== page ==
The Australian Bureau of Meteorology is yet to make a call on El Niño, despite having stated at the beginning of August that its development is “considered likely in the coming weeks”.
Meanwhile, the country is bracing for hot, dry weather and a greater risk of bushfires. Already, parts of New South Wales, Victoria and Tasmania have recorded their warmest July on record.
If those statistics are a precursor of the summer to come, we need to be prepared with proactive and innovative strategies.
Doing more with less
Without exception, every business leader I speak with is trying to do more with less. Their mantra: “I need greater efficiency, higher productivity”.
This is where I see the power of location intelligence within geographic information systems playing a crucial role in preparing for and managing the impact of natural disasters.
We have a wealth of big data at our fingertips — geospatial data and artificial intelligence (AI) — available in cloud-based platforms ready to enhance existing systems with unprecedented levels of knowledge.
The key is knowing how to use it effectively.
Leveraging technology, data and insights is the first step in preparing for smarter decision making at every step in the insurance policy lifecycle — especially when it comes to processing claims.
AI-driven location intelligence safeguards
By monitoring critical factors including vegetation, water levels, land cover, damage assessment and building condition, location intelligence can make a vital contribution to insurers in both pre-event planning and preparation, and the post-event response.
Geospatial imaging and datasets offer revolutionary insights that can help plan, prepare, respond and ultimately, build resilience.
The ability to view the current and historic condition of buildings and structures, take accurate measurements, and see a geographic context — such as digital elevation models, digital terrain models and 3D reality models — provides a more complete picture that will enhance decision making.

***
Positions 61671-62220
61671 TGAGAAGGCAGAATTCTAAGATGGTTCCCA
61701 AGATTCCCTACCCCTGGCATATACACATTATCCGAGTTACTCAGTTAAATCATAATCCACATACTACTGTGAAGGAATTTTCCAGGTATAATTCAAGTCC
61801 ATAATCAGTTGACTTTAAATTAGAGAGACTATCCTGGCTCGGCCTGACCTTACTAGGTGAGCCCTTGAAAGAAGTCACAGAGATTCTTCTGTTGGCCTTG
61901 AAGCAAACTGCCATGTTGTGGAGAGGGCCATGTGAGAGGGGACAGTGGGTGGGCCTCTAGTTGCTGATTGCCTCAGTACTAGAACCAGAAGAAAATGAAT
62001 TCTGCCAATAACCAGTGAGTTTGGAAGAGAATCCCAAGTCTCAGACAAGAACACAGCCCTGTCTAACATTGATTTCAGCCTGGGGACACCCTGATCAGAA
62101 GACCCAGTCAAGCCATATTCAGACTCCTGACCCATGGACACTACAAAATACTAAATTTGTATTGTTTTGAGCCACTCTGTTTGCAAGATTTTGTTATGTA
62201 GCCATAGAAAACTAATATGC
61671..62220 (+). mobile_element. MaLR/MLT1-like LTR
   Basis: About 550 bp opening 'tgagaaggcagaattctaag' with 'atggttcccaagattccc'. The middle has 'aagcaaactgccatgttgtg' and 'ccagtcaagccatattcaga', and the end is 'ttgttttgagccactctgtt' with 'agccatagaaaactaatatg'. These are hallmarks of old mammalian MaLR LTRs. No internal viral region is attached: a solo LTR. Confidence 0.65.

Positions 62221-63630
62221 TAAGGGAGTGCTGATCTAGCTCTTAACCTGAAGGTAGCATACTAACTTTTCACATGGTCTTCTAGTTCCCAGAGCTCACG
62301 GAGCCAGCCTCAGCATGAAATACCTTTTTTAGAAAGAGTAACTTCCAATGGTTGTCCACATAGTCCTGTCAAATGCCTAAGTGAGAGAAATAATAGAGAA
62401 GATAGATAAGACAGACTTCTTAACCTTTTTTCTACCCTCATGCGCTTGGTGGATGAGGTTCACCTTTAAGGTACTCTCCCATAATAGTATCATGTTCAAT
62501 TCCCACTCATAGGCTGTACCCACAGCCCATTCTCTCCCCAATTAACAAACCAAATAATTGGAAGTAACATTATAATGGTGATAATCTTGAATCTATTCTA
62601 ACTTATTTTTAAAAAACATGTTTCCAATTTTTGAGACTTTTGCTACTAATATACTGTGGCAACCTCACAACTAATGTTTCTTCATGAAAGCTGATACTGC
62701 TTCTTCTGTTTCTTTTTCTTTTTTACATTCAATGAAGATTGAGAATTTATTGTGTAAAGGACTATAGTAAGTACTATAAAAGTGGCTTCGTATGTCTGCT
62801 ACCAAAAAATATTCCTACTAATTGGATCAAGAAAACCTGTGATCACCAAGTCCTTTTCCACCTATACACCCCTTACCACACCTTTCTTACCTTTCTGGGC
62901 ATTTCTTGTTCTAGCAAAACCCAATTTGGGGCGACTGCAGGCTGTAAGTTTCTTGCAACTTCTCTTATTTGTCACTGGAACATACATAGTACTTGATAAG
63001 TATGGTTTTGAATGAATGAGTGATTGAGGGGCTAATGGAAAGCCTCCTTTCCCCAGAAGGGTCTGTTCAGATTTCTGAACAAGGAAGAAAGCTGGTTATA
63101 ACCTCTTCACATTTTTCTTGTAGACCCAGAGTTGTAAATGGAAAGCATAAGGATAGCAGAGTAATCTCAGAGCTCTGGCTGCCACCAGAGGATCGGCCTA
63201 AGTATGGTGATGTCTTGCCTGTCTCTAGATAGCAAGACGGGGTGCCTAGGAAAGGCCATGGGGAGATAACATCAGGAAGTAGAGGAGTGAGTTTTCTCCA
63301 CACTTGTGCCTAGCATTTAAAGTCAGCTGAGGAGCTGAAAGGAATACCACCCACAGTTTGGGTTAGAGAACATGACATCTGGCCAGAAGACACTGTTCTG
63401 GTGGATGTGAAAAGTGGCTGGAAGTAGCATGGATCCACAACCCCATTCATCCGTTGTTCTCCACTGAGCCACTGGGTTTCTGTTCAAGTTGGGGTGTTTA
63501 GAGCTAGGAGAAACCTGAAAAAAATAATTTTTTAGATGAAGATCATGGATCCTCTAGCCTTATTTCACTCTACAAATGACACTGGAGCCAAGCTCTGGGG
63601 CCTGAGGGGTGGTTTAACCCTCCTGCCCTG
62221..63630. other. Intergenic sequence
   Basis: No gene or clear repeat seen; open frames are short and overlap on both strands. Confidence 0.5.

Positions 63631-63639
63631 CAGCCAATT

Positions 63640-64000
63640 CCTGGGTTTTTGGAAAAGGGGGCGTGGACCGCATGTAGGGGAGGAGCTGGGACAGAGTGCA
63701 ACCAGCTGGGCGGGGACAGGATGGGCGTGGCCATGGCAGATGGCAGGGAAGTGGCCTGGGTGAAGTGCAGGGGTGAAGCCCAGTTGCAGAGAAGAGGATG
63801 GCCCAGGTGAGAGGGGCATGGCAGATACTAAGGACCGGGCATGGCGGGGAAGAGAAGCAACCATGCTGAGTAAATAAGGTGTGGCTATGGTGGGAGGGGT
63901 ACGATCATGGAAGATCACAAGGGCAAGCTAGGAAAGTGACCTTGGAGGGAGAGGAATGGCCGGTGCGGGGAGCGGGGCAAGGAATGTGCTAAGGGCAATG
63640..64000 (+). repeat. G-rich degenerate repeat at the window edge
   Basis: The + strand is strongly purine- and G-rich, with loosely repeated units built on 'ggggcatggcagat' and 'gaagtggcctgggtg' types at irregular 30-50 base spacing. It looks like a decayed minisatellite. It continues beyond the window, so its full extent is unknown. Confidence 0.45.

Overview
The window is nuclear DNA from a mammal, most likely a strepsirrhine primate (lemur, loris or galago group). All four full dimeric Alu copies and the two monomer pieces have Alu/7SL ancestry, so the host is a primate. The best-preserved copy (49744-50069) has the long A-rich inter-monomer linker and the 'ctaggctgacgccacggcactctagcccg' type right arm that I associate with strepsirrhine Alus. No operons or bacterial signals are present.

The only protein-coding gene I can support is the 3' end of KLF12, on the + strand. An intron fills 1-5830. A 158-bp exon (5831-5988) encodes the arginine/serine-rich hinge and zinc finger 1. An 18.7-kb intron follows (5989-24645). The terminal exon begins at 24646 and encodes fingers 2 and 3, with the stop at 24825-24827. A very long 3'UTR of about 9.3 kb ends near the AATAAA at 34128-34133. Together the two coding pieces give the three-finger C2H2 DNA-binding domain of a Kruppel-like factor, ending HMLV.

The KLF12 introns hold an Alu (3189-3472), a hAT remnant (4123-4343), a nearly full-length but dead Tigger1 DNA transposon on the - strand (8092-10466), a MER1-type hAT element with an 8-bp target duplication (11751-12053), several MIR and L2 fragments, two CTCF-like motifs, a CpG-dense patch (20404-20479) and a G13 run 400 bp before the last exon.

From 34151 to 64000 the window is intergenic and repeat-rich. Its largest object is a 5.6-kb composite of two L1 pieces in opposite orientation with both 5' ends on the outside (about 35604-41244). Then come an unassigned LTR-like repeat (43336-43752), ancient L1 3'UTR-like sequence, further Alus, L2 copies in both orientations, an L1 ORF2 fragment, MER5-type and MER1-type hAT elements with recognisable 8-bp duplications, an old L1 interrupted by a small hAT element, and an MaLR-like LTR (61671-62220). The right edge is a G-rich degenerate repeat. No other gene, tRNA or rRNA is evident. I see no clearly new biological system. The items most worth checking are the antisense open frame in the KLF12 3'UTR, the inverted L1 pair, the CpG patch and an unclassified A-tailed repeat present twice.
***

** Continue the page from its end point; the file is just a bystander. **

A new level of clarity
Augmenting insights from geospatial imaging with AI-data can bring a new level of clarity and accuracy to underwriting and claims processes.
The latest generation of AI data can quickly identify specific characteristics at scale. This includes roof materials, solar panels, vegetation (even, low, medium or high density foliage, including overhang) plus temporary and permanent repairs, structural damage, debris, wreckage, and more.
By rapidly integrating that kind of information into the policy lifecycle, insurers can gain valuable insights that improve decision-making, speed up the delivery of support, help minimise further damage and ultimately, lead to better customer service.
Even before a loss occurs, insurers can leverage geospatial data to help mitigate risk.
For example, over the last three years, higher rainfall due to La Niña weather patterns has contributed to the lush and thick growth of grass in areas that may not typically experience such high growth. This increases bushfire risk.
Armed with insights from aerial imagery along with AI-derived data, insurers can identify preventative opportunities and the relevant action can be taken, such as reducing vegetation and clearing overhang.
Location intelligence also gives claims assessors and loss adjusters a window-seat view to quickly and remotely assess disaster impacts on a large scale plus speed up their response times and help restore impacted communities.
Bolster resilience and facilitate recovery
Between the 2019-20 Black Summer bushfires and 2022 floods, Australia still has much to learn to shape its disaster preparedness and response strategies.
For example, in the aftermath of a natural disaster, quick insurance claims settlement is crucial to aid community recovery. However, some insurers can take up to four months to make a decision following the first notice of loss.
By harnessing the insights provided by location intelligence, insurers can quickly assess post-disaster damage at scale — remotely and more accurately — to expedite the claims process.
Remote assessment also enhances safety, removing the need for teams to enter hazardous or hard-to-reach disaster zones.
Effective disaster governance requires a collaborative effort between multiple stakeholders — emergency services, local government, insurers and communities.
Embracing innovative technology solutions will help empower us to proactively manage risks and challenges, safeguard our communities and protect our precious ecosystems and infrastructure.
Through collaborative efforts and advanced technology adoption, Australia can pave the way towards a safer and more resilient future. That’s a future I want us all to be part of.
Image — Nearmap geospatial imaging of Echuca following the 2022 floods